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Queen's University


People in the Lab


Tara MacDonald, Phd

My research interests fall into three main categories:

1)  Health Decision-making.  For most of my career, I have been interested in the application of social psychological research to health, particularly the decision whether to use a condom.  When asked about their intentions to have intercourse without a condom, university students typically report that they would not engage in these behaviours. Accordingly, one might expect that the incidence of these health-risk behaviours would be relatively low. Instead, the incidence continues to be alarmingly high. The goal of my research is to examine why people engage in these behaviours that contradict their attitudes and intentions, even when doing so can have powerful negative consequences.  I have studied how different factors (e.g., alcohol intoxication, reduced cognitive capacity, sexual arousal, and anticipated negative emotions) affect the decision whether to use a condom.

2)  Romantic Relationships.  I have recently become interested in assessing how attachment anxiety and rejection interact to affect health outcomes.  A number of graduate students and I have assessed how attachment anxiety and rejection interact to affect eating behaviour (with Sandra Marques), condom use behaviour (with Leigh Turner), body image (with Erica Refling) and conflict and decision-making (with Valerie Murphy).

3)  Attitudes.  I am particularly interested in assessing how attitudinal ambivalence affects the stability and malleability of attitudes.  More specifically, I am interested in assessing the different consequences of holding cross-dimension ambivalence (when opposing evaluations occur along different dimensions) and within-dimension ambivalence (when the opposing evaluations occur along the same dimension).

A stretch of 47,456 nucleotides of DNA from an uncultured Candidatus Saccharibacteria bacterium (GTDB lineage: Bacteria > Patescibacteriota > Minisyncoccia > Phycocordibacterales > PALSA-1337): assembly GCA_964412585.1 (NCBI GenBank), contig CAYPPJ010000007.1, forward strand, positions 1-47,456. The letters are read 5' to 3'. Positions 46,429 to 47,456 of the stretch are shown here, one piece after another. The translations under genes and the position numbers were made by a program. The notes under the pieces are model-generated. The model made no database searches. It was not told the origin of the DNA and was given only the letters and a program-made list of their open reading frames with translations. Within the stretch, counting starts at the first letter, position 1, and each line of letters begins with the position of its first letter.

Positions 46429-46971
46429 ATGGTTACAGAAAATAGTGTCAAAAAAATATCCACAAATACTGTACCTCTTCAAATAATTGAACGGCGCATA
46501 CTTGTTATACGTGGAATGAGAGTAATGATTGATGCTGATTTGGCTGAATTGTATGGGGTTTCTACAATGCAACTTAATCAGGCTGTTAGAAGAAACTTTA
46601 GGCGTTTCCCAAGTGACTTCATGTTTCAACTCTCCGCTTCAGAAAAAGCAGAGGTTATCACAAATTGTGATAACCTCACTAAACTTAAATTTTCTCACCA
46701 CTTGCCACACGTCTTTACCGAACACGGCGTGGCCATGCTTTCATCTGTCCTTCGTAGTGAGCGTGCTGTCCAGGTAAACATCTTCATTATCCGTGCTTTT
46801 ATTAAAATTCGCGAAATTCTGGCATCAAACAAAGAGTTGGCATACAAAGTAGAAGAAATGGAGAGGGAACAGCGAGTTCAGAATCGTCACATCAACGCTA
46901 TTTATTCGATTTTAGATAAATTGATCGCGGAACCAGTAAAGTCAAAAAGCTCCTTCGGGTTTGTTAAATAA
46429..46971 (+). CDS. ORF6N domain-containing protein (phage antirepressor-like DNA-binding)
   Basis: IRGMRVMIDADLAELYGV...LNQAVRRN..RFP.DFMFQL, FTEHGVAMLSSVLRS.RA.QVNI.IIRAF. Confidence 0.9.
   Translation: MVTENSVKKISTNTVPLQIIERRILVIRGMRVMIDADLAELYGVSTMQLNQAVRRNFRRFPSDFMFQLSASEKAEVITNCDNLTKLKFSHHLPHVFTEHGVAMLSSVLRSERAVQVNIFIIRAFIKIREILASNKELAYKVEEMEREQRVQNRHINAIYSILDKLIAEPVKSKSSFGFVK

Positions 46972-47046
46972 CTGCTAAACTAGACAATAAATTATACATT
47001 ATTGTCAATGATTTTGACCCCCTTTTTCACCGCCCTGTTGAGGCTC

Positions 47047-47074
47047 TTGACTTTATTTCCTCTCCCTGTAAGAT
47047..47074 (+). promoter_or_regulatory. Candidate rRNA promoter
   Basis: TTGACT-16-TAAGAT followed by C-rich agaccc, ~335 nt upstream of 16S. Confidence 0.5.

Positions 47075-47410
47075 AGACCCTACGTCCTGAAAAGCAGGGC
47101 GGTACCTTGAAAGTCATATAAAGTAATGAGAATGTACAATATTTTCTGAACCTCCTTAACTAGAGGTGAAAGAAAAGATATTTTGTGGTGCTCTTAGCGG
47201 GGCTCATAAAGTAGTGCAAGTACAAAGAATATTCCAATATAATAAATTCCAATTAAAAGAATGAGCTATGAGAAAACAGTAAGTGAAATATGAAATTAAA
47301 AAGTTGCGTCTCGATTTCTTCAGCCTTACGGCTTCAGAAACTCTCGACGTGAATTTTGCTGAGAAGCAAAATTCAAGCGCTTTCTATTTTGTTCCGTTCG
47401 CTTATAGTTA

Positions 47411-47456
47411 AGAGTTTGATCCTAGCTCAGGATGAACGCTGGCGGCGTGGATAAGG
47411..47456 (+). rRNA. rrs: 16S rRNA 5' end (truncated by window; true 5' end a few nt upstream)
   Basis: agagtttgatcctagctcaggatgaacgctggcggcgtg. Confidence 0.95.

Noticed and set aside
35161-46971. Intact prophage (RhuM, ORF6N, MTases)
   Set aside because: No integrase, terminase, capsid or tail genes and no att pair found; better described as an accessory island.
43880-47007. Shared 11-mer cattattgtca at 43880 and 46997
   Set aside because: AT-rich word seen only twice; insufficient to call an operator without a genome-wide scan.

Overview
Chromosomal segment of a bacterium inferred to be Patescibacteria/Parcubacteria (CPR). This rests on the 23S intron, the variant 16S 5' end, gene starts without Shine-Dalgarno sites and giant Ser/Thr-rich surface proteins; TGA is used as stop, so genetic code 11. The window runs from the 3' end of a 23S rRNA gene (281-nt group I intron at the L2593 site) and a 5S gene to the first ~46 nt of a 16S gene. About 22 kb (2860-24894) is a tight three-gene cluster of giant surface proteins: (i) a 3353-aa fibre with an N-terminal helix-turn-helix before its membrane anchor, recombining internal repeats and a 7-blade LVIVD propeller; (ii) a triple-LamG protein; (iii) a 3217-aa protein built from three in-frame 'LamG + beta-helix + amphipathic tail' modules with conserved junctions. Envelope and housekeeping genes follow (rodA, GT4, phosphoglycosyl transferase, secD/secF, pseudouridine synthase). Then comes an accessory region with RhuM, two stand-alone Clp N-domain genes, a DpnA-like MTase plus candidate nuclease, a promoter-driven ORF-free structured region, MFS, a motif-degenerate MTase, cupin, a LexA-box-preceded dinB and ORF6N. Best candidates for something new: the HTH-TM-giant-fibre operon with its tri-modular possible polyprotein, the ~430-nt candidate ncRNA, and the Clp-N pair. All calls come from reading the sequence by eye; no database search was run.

Graduate Students

 Valerie Murphy

Valerie Murphy

Valerie is a doctoral student in the Social/Personality Psychology program at Queen’s University. Valerie is broadly interested in studying attachment processes in adult romantic relationships. For her master's work she studied the interaction between adult attachment and conflict management. More recently, she has  developed an interest in understanding the role of attachment processes in military couples including reactions to separation and reunion due to military deployment. Valerie also completed a Master’s of Science degree from Queen's University and a Bachelor of Arts (Honours) degree in Psychology at the University of Western Ontario. 

Pauline Leung

Pauline Leung

Pauline is working towards a master's degree in the Clinical Psychology program at Queen's University. Her broad research interests include self-esteem and mental health, as well as the interpersonal factors that may affect them. For her current research, she is delving into the world of social media and examining whether extensive use might have negative consequences on the user—particularly in the realm of romantic relationships. Prior to coming to Queen's, Pauline completed an honours Bachelor of Science degree in Psychology, Neuroscience, and Behaviour (with a Music Cognition Specialization) at McMaster University.

Racheal Quickert

Rachael Quickert

Rachael is a master’s student in the Social/Personality Psychology program at Queen’s University. She is interested in researching how emotional experience and personality traits interact to influence health and wellbeing within romantic relationships. Currently, Rachael is exploring how attachment orientations correspond with unique emotional experiences over the course of conflict between partners. Rachael completed a Bachelor of Science in Psychology at Queen’s University.



Kingston, Ontario, Canada. K7L 3N6. 613.533.2000